Parsec-scale X-ray Flows in High-mass Star-forming Regions
ABSTRACT The Chandra X-ray Observatory is providing remarkable new views of massive star-forming regions, revealing all stages in the life cycle of high-mass stars and their effects on their surroundings. We present a Chandra tour of several high-mass star-forming regions, highlighting physical processes that characterize the life of a cluster of high-mass stars, from deeply-embedded cores too young to have established an HII region to superbubbles so large that they shape our views of galaxies. Along the way we see that X-ray observations reveal hundreds of stellar sources powering great HII region complexes, suffused by both hard and soft diffuse X-ray structures caused by fast O-star winds thermalized in wind-wind collisions or by termination shocks against the surrounding media. Finally, we examine the effects of the deaths of high-mass stars that remained close to their birthplaces, exploding as supernovae within the superbubbles that these clusters created. We present new X-ray results on W51 IRS2E and 30 Doradus and we introduce new data on Trumpler 14 in Carina and the W3 HII region complexes W3 Main and W3(OH). Comment: 6 pages, 3 figures, to appear in the proceedings of IAU Symposium 227,"Massive Star Birth - A Crossroads of Astrophysics," eds. R. Cesaroni, E. Churchwell, M. Felli, and C.M. Walmsley
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ABSTRACT: Stellar clusters are potential acceleration sites of very-high-energy (VHE, E > 100GeV) particles since they host supernova remnants (SNRs) and pulsar wind nebulae (PWNe). Additionally, in stellar clusters, particles can also be accelerated e.g. at the boundaries of wind-blown bubbles, in colliding wind zones in massive binary systems or in the framework of collective wind or wind/supernova(SN) ejecta scenarios. Motivated by the detection of VHE gamma-ray emission towards Westerlund 2 and assuming similar particle acceleration mechanisms at work, Westerlund 1 is an even more promising target for VHE gamma-ray observations given that massive star content and distance are more favorable for detectable VHE gamma-ray emission compared to Westerlund 2. Here, H.E.S.S. observations of massive stellar clusters in general with special emphasis on the most massive stellar cluster in the galaxy, Westerlund 1 are summarized. Comment: Invited talk at HEPIMS Workshop (Jaen 2009); 10 pages, 4 figures, to appear in PASP06/2009;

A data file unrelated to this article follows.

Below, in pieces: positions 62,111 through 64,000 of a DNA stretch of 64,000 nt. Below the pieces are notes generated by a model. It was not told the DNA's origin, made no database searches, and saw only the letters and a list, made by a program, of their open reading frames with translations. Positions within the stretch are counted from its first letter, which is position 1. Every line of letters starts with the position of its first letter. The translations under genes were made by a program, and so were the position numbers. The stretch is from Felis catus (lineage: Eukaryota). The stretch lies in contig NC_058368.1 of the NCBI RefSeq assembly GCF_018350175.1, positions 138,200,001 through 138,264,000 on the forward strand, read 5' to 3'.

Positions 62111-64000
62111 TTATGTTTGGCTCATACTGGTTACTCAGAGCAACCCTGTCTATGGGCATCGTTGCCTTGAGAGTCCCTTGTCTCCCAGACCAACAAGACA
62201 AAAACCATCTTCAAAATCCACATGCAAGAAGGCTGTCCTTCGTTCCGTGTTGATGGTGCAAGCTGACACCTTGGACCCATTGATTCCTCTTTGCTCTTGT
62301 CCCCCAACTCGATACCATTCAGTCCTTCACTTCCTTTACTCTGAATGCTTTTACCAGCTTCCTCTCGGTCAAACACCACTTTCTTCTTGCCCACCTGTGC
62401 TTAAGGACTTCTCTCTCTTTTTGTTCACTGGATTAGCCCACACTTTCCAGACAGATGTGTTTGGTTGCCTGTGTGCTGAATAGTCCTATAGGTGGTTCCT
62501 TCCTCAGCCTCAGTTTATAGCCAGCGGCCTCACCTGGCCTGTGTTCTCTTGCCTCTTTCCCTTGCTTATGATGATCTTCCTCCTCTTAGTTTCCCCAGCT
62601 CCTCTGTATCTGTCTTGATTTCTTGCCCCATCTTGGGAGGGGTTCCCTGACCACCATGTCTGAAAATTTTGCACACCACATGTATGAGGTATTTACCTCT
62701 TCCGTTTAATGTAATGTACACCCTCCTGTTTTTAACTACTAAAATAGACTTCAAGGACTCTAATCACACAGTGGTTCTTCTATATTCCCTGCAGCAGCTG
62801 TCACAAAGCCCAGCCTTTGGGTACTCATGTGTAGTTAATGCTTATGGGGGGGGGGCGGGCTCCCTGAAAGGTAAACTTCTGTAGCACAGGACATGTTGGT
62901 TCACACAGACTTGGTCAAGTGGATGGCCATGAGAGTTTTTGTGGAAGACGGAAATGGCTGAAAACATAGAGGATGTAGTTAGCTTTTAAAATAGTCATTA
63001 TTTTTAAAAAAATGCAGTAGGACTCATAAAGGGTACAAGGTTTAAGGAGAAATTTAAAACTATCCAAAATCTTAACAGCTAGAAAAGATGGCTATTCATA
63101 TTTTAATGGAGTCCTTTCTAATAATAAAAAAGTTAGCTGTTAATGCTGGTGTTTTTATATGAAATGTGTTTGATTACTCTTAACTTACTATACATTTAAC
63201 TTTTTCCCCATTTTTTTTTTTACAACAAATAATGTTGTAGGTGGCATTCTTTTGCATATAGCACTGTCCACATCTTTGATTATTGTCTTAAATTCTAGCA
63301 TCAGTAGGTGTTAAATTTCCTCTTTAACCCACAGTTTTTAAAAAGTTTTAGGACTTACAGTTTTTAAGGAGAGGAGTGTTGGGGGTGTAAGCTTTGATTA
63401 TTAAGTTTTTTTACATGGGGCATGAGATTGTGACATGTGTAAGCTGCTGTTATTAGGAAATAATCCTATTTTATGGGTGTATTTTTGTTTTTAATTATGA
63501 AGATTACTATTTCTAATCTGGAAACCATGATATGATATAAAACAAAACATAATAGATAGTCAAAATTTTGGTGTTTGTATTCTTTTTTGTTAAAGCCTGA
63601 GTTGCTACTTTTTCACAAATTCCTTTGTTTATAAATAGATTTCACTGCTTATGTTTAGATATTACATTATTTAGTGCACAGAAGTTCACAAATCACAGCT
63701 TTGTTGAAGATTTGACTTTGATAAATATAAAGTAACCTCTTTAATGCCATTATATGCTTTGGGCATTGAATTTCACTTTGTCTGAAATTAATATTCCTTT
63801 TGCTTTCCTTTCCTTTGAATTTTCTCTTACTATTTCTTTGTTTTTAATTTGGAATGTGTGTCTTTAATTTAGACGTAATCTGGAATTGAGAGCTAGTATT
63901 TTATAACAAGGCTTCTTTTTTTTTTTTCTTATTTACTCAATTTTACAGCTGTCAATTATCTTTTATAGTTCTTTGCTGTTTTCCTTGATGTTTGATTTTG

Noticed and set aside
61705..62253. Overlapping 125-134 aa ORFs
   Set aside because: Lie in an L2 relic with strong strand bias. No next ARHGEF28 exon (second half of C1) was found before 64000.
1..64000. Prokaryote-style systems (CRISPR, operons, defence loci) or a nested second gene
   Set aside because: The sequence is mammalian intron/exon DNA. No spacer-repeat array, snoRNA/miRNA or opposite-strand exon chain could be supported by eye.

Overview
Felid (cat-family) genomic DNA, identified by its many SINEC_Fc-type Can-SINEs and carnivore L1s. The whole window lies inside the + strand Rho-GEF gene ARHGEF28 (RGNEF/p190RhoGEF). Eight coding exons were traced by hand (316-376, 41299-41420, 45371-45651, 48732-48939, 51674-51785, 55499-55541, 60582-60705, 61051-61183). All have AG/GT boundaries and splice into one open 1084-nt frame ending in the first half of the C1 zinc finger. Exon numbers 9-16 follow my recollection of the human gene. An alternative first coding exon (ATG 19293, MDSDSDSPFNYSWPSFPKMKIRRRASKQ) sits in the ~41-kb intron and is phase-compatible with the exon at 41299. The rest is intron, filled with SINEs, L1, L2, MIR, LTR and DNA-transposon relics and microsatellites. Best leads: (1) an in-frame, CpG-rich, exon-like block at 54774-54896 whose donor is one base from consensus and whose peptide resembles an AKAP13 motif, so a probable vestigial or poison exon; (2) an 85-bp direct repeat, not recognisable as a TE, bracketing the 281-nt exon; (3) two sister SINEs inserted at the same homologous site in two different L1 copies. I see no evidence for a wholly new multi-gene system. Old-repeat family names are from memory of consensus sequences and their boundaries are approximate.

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ABSTRACT: We present an X-ray tour of diffuse emission in the 30 Doradus star-forming complex in the Large Magellanic Cloud using high spatial resolution X-ray images and spatially resolved spectra obtained with the Advanced CCD Imaging Spectrometer on board the Chandra X-Ray Observatory. The dominant X-ray feature of the 30 Doradus nebula is the intricate network of diffuse emission generated by interacting stellar winds and supernovae working together to create vast superbubbles filled with hot plasma. We construct maps of the region showing variations in plasma temperature (T = 3-9 million degrees), absorption [NH = (1-6) × 1021 cm-2], and absorption-corrected X-ray surface brightness [SX = (3-126) × 1031 ergs s-1 pc-2]. Enhanced images reveal the pulsar wind nebula in the composite supernova remnant N157B, and the Chandra data show spectral evolution from nonthermal synchrotron emission in the N157B core to a thermal plasma in its outer regions. In a companion paper we show that R136, the central massive star cluster, is resolved at the arcsecond level into almost 100 X-ray sources. Through X-ray studies of 30 Doradus the complete life cycle of such a massive stellar cluster can be revealed.The Astronomical Journal 12/2007; 131(4):2140. · 4.97 Impact Factor